Why John Proctor Is A Hero
A tragic hero would be a better term for John Proctor, the protagonist of the play The Crucible. According to Arthur Miller, a tragic hero is an average man with fault, one that leads to his own tragic downfall. In The Crucible, John Proctor is a common man and his descent (or downfall) stirs a sense of pity and sorrow in the reader; it is tragic, which is why he fits the parameters of a tragic hero set forth by Arthur Miller.
The fact that John Proctor was not some king from a faraway land, or a nobleman of his own community, satisfies the first requirement of being a tragic hero. In the play, wasn’t rich but neither was he poor; he had a wife and children; he served his community well and maintained the respect of his peers and his own dignity. This allows the audience to better relate themselves to him, empathizing with his situation and he is feeling. According to Aristotle, a true tragedy is one that stirs pity or fear in the reader\audience. This is done several times throughout the play, though is best represented through the use of Proctor’s tragic flaw.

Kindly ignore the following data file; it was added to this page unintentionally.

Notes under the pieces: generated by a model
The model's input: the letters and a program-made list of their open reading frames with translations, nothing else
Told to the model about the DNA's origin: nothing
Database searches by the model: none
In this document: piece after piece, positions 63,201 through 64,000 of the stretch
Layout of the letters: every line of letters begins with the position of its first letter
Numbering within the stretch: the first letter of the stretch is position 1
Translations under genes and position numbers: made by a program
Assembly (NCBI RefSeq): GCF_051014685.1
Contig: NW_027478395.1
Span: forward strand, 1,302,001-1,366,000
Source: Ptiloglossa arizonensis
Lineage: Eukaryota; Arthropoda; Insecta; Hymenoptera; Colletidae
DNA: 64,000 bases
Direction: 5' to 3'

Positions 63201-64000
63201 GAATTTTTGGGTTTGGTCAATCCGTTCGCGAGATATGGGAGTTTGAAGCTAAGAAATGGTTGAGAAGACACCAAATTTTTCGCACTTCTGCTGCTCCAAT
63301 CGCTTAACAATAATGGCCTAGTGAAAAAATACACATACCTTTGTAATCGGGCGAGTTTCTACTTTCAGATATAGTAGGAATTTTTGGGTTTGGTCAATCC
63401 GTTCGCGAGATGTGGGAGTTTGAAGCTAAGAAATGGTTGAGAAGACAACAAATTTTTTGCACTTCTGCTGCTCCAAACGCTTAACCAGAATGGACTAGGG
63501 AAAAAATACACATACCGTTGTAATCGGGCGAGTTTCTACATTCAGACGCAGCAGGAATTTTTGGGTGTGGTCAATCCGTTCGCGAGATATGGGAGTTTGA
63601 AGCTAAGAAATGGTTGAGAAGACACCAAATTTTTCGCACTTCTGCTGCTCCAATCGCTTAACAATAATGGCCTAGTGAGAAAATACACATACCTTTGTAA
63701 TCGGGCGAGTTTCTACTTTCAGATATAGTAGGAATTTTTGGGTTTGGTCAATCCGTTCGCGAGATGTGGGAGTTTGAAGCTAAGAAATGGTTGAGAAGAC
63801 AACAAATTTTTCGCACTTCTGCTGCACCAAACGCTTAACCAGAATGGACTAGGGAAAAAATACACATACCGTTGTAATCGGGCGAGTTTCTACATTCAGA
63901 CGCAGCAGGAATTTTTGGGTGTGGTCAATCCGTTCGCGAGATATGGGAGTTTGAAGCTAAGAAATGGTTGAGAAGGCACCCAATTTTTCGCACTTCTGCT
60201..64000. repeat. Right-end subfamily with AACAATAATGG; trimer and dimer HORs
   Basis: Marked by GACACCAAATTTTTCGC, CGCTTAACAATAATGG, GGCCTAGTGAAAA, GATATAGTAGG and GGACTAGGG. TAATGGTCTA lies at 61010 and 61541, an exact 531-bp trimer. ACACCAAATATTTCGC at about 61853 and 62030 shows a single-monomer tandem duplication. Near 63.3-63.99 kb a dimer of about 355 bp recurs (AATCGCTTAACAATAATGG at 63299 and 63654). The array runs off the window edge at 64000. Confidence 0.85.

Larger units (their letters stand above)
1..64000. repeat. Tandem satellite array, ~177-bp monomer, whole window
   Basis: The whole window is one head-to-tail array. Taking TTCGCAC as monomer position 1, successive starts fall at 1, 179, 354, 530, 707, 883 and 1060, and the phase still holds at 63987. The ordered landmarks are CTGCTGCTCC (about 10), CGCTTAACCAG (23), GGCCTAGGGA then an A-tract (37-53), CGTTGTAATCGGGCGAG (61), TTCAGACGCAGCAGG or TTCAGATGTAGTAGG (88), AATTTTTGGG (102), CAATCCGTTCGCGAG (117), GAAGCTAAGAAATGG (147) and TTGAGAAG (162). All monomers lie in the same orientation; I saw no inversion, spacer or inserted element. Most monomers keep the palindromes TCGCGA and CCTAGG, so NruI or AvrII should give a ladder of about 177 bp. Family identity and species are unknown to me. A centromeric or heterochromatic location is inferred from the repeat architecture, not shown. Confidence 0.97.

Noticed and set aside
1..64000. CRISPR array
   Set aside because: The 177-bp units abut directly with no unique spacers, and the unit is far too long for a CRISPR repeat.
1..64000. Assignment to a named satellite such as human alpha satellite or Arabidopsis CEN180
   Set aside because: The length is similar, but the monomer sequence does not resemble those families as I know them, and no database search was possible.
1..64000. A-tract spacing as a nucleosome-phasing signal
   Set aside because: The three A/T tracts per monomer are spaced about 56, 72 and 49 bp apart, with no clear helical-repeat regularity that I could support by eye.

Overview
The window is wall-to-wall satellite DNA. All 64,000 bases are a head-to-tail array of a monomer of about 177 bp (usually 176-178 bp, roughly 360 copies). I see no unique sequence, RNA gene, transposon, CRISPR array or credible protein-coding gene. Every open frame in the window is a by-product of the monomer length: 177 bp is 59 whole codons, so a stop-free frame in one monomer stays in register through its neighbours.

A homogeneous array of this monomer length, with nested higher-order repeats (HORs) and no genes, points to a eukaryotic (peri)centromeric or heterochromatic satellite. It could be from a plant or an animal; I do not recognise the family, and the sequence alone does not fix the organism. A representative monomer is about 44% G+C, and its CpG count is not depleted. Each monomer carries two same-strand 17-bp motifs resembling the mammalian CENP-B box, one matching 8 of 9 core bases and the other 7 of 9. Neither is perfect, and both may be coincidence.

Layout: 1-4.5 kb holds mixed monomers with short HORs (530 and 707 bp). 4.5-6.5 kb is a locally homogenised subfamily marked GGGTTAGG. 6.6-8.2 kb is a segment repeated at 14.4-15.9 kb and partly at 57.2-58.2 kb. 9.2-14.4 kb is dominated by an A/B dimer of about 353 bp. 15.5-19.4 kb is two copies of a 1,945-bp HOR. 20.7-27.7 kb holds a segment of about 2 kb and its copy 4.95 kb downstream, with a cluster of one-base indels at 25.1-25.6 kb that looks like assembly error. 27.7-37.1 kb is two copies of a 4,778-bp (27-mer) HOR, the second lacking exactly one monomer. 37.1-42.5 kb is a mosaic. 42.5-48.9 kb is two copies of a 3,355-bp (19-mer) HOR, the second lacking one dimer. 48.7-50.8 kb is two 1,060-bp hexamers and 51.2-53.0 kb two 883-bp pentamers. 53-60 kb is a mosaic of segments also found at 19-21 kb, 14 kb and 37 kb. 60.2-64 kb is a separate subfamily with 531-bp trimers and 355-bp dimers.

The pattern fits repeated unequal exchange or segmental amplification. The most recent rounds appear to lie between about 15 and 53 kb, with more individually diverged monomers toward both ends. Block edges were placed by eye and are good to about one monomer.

At the end, Reverend Hale attempts to persuade Proctor to avow oneself and sign his name to be pardoned of his hanging. John Proctor refuses this offer, as he feels that it would denigrate his status and be a stain upon his dignity. In declining to sign his name, he in turn resigns himself to being hanged until dead. This is, without a doubt, his tragic flaw. Simply put, Proctor’s dignity and pride meant more to him than his life—and this is something that many people can relate to, and sympathize with (even if not to these exact extremes). And by holding onto the value of his dignity and pride, Proctor is able to die a virtuous man (one who is unwilling to compromise). This is what many consider a hero’s death.
By detailing the descent of a common man, the audience is able to better place themselves in the character’s situation and relate to his feelings, beliefs, and thoughts of the key matters of the story. Both John Proctor’s tragic fall and equally tragic death stir a sense of pity, fear, and compassion which are all of the ingredients needed for a tragic hero.